The report provides important information for companies that intend to prospect for oil and gas in the Barents Sea.
“Seven oil companies have already bought into the study, but it is still possible for other companies to obtain access to the results,” says project manager Kjell Øygard, a senior scientist at SINTEF Petroleum Research’s office in Stavanger.
SINTEF carried out the study in collaboration with the Norwegian companies PEGIS, Geolab Nor and PGS.
Plenty left to be exploited
SINTEF still believes that more effort should be put into exploratory drilling in the Barents Sea, and that new technology ought to be adopted in seismics, geology and drilling.
“Although large quantities of oil and gas have been lost, a great deal is still stored in special structures, for example in Snøhvit and Goliat. We need to remember that the Barents Sea is huge, and so far only a small fraction of the total area has been explored”, says Øygard.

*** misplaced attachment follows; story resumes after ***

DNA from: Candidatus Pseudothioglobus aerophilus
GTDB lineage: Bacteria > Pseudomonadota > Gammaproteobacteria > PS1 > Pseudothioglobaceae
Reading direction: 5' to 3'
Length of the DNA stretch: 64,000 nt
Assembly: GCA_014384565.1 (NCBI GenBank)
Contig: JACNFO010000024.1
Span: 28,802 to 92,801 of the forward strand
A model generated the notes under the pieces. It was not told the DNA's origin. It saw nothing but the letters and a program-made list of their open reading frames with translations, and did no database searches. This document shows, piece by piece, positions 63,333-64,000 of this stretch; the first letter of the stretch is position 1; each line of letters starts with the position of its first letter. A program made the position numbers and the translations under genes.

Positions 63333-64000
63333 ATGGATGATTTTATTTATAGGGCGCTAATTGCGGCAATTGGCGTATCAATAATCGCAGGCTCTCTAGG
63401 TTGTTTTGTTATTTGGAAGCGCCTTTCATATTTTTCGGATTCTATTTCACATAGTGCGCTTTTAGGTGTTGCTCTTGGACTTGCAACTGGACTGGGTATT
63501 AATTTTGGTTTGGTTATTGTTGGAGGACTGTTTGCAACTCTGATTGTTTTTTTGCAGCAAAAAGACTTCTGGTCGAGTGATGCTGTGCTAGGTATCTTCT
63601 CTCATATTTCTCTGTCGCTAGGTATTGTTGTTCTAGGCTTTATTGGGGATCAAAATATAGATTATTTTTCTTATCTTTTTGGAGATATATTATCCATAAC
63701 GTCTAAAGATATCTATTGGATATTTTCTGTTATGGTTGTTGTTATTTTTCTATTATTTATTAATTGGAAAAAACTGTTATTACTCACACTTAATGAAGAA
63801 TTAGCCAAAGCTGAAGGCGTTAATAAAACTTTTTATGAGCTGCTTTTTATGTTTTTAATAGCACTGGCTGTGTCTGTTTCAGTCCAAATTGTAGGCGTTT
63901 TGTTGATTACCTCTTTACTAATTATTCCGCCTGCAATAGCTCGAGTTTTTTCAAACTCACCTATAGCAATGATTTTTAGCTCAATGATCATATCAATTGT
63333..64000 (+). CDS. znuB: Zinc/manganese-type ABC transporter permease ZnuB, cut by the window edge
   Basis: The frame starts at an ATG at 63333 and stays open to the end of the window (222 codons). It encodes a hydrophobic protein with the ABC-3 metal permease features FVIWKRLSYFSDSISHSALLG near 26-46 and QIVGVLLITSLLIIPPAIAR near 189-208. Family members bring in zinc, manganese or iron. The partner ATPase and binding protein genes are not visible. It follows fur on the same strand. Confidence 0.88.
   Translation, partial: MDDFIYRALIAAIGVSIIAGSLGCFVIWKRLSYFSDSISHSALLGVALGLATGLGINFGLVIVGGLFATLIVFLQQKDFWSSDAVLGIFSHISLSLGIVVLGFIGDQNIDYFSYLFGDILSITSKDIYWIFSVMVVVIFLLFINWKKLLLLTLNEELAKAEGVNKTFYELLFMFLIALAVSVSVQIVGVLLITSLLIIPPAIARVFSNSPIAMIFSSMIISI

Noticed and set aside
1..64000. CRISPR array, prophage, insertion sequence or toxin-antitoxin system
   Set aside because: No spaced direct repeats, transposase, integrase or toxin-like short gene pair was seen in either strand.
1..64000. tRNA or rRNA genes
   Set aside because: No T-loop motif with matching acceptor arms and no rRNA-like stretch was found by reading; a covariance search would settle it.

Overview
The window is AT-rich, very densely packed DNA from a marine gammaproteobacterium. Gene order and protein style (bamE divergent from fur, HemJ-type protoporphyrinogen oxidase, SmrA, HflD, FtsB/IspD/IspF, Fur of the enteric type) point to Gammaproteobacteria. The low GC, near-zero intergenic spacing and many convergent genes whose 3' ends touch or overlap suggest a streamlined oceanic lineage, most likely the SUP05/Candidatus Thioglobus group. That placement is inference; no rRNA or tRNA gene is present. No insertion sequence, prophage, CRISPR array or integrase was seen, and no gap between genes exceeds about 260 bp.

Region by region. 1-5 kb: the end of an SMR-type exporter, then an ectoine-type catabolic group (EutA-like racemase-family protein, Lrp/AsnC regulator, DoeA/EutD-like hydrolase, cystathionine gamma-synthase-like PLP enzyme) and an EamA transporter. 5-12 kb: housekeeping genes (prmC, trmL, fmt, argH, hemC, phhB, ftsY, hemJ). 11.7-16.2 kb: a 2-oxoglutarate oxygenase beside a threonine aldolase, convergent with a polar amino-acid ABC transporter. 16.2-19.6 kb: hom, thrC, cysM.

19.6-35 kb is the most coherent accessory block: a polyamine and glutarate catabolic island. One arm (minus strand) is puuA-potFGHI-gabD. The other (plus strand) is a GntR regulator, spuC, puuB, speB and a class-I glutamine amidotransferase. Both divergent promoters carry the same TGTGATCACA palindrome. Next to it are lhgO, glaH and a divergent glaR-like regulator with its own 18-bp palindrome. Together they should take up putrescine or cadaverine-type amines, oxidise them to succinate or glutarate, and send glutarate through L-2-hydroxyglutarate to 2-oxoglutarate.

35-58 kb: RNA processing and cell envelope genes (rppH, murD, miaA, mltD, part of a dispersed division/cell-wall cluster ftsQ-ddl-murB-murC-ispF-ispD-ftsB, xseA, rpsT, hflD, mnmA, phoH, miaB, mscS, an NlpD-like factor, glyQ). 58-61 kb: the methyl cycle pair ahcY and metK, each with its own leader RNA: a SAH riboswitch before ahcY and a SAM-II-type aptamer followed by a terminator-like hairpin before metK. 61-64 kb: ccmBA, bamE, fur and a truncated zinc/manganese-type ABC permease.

Erosion and seabed uplift
However, in many parts of the Barents Sea, mankind is millions of years too late to become rich from the black gold that used to lie beneath the Arctic seafloor.
Some thirty to forty million years ago, Greenland began to move westwards, and the North Atlantic started to widen. In the process, new areas became seabed, and the uppermost layers were “scrubbed away” by erosion, allowing the layers below to rise. In many places this led to fracturing of the cap rock, i.e. the geological layers that had kept the reservoirs under seal until then.
Sources dried up
At the same time, the supply of oil to the reservoirs was drying up. This is because the source-rock formations were left lying too shallow, so that the temperatures in these rocks were not high enough to convert organic material into oil and gas.
Process repeated in the Ice Ages
During the Ice Ages that have occurred during the past couple of million years, there were additional, repeated phases of erosion and seabed uplift, accompanied once again by fracturing of the cap rock.
Erosion quantified and timed
The amounts of rock that were eroded in different parts of the Barents Sea - and the times at which this happened - were determined in detail during the SINTEF study. Then the effects of these changes on the petroleum geology were simulated.
The study showed that the probability of finding oil and gas was highest in the areas that had suffered least erosion.
By Svein Tønseth